The Houston public schools earlier this year hired a company headed by a local football star – one who had a brief career in the NFL – to cut grass and do grounds maintenance at dozens of schools even though the firm was far from the lowest bidder on the job, records show.
Southwest Wholesale Nursery, with offices in the city’s Central Southwest neighborhood, is owned and operated by Anthony L. Hutchison and his wife, Deborah. Hutchison is the former Texas Tech standout from Converse, outside San Antonio, who played two seasons with the Chicago Bears and a third with the Buffalo Bills, leaving the NFL in 1986. He was the Bears’ 10th-round draft pick in 1983.
Documents from the school system, released to Texas Watchdog under a public records request, don’t address why the school district opted not to give the contracts to lowest bidder, Houston Grotech Services, or any of the other firms that bid lower than Southwest Wholesale.
A message left on Monday afternoon with Gary Hogg, the district senior buyer who communicated with Southwest Wholesale’s owners, was not immediately returned.
Reached on Monday afternoon, Deborah Hutchison referred questions to her husband, Anthony L. Hutchison.
Grotech was awarded the contract for grounds maintenance for HISD’s North Region even though it was the next-to-lowest bidder on that project. Grotech bid $329,056 for that job. Silversand Services, the low bidder, bid $289,544.
Todd Minnis, Grotech's owner, said HISD officials told him that they wanted to split up the North Region and South Region work between two companies.
Otherwise, “they thought we might be overcapacity. We got the North Region and (Southwest Wholesale Nursery) got the south,” Minnis said. “I've got no argument with it, really. It has some merit to it.”
Minnis said he enjoyed working with HISD, calling district officials “very professional.”
A message left with Jimmy Collins, president of Silversand Services, was not immediately returned.
HISD has asked a national education nonprofit organization, the Council of the Great City Schools, to perform an outside review of the district’s procurement practices. A similar review will be performed by an external audit firm, Superintendent Terry Grier said earlier this month.
Robert Moore, the district's inspector general, began searching for an external auditor last week, said HISD spokesman Jason Spencer.
Even though he’s been out of pro football for 26 years, Hutchison’s NFL experience is the first thing listed on the resume he submitted to HISD.
His company has been paid more than $138,000 by HISD over the past two years, according to the school district’s online check register.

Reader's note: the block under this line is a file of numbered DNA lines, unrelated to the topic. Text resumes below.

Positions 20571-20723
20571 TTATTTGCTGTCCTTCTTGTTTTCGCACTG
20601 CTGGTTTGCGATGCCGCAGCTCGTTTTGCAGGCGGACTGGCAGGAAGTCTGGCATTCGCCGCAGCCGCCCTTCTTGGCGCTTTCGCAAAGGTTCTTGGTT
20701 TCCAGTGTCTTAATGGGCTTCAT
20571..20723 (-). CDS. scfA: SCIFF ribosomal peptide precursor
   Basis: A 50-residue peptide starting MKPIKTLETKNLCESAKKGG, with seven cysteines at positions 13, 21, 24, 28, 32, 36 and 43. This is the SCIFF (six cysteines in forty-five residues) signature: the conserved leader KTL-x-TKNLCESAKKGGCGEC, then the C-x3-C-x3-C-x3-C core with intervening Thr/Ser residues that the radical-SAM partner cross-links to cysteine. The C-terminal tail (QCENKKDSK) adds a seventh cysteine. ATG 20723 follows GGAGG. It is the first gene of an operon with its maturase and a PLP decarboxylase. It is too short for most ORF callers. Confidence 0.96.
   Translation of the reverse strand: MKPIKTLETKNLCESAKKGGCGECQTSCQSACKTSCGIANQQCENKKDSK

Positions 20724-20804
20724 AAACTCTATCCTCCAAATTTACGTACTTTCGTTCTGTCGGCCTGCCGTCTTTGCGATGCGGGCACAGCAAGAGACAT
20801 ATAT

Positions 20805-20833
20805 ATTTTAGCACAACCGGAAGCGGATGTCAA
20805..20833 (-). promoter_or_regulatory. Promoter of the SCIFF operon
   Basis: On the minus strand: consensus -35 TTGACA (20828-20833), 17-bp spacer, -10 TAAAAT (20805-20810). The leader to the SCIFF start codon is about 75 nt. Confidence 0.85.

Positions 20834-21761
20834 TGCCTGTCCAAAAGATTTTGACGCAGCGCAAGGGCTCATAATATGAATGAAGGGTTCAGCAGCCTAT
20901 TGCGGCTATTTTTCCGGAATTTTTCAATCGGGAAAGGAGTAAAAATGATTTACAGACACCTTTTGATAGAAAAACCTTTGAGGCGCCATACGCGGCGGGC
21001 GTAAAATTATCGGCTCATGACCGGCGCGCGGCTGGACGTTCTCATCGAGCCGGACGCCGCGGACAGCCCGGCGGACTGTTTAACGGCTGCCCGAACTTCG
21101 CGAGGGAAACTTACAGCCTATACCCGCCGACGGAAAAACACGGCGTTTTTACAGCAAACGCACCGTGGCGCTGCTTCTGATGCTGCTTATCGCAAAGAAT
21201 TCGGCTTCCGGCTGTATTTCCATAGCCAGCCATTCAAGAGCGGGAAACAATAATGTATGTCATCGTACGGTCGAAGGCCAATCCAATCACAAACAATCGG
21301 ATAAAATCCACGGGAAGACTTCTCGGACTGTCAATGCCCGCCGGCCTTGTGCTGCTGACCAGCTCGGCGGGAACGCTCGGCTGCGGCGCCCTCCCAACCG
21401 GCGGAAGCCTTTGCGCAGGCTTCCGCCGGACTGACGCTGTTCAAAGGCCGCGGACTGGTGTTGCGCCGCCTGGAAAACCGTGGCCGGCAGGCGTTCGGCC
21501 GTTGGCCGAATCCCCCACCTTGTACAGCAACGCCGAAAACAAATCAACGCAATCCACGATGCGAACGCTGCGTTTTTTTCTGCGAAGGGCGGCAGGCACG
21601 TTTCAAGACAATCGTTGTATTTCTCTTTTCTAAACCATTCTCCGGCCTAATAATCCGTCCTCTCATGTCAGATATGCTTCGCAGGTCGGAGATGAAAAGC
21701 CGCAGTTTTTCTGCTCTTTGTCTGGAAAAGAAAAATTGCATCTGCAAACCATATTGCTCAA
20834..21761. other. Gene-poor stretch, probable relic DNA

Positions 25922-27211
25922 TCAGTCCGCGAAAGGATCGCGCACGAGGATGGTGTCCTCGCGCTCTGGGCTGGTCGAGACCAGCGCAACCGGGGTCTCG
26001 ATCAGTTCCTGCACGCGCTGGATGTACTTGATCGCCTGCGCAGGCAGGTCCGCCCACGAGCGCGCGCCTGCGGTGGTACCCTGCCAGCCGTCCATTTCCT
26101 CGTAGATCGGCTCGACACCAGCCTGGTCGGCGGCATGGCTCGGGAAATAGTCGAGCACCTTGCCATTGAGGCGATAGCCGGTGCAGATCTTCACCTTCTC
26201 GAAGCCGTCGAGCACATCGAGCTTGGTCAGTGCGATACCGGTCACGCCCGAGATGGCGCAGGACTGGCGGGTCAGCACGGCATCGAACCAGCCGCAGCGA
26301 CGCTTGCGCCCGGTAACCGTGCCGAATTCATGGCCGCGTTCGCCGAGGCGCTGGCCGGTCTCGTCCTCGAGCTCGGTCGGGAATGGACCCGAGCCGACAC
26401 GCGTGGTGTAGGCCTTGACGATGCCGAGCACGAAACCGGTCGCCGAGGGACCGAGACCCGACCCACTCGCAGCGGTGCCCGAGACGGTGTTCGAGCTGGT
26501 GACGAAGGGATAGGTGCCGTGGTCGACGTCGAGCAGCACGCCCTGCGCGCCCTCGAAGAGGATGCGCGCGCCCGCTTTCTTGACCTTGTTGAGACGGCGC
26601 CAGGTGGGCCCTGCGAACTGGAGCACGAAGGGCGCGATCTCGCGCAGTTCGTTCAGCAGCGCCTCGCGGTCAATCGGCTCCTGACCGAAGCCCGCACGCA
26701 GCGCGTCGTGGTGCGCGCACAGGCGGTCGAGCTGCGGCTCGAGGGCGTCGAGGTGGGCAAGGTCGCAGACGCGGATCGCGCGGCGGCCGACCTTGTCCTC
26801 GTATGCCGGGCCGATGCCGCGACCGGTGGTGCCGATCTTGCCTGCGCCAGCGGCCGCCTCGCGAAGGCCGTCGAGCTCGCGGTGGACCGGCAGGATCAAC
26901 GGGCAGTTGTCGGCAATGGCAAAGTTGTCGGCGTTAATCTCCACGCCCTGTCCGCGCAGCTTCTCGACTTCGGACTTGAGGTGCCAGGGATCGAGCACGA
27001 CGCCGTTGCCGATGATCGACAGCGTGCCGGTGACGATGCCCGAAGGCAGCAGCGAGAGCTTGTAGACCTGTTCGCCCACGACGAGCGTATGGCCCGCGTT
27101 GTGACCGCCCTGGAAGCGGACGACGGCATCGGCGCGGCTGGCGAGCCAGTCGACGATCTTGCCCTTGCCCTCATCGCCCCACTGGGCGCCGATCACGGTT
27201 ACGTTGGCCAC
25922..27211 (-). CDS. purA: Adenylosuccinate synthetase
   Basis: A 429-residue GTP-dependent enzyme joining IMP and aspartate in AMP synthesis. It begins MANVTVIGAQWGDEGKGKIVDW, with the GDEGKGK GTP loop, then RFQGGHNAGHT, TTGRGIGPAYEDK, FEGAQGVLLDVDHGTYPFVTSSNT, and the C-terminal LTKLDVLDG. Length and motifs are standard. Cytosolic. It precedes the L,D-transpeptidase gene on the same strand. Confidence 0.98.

Prior to getting the South Region contract, records show Southwest Wholesale was already mulching, weeding and landscaping at schools for HISD, such as installing 84 plants of ornamental Aztec grass and 12 agapanthus, a perennial sometimes called the Lily of the Nile, along with putting down cedar mulch and weed barrier fabric, at DeBakey High School for the Health Professions in 2009.
Records show HISD officials allowed Hutchison to revise his bid on both the North Region and South Region grounds maintenance contracts about two months after the bids for the project were supposed to have been opened. At one point, his bid was much higher than the final agreed-on number.
HISD records show bids on the project – including grounds maintenance for both the North Region and South Region, as well as additional irrigation and landscaping services – from 19 firms opened on Jan. 26.
But on the morning of Feb. 10, Hogg e-mailed and faxed Hutchison, saying, “I still need your lump sum price” on the North Region and South Region projects. A document that appears to be a fax sent back to Hutchison a few minutes later contains handwritten quotes of $680,167.53 for the South Region work and $817,838 for the North Region.
On March 25, Hogg sent an e-mail to himself saying Hutchison “is submitting final offer for the north and south regions as follows,” quoting the South Region price at $435,451 and the North Region price at $662,000. The documents do not show a reason for the change.
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Photo by flickr user sacks08, used via a Creative Commons license.
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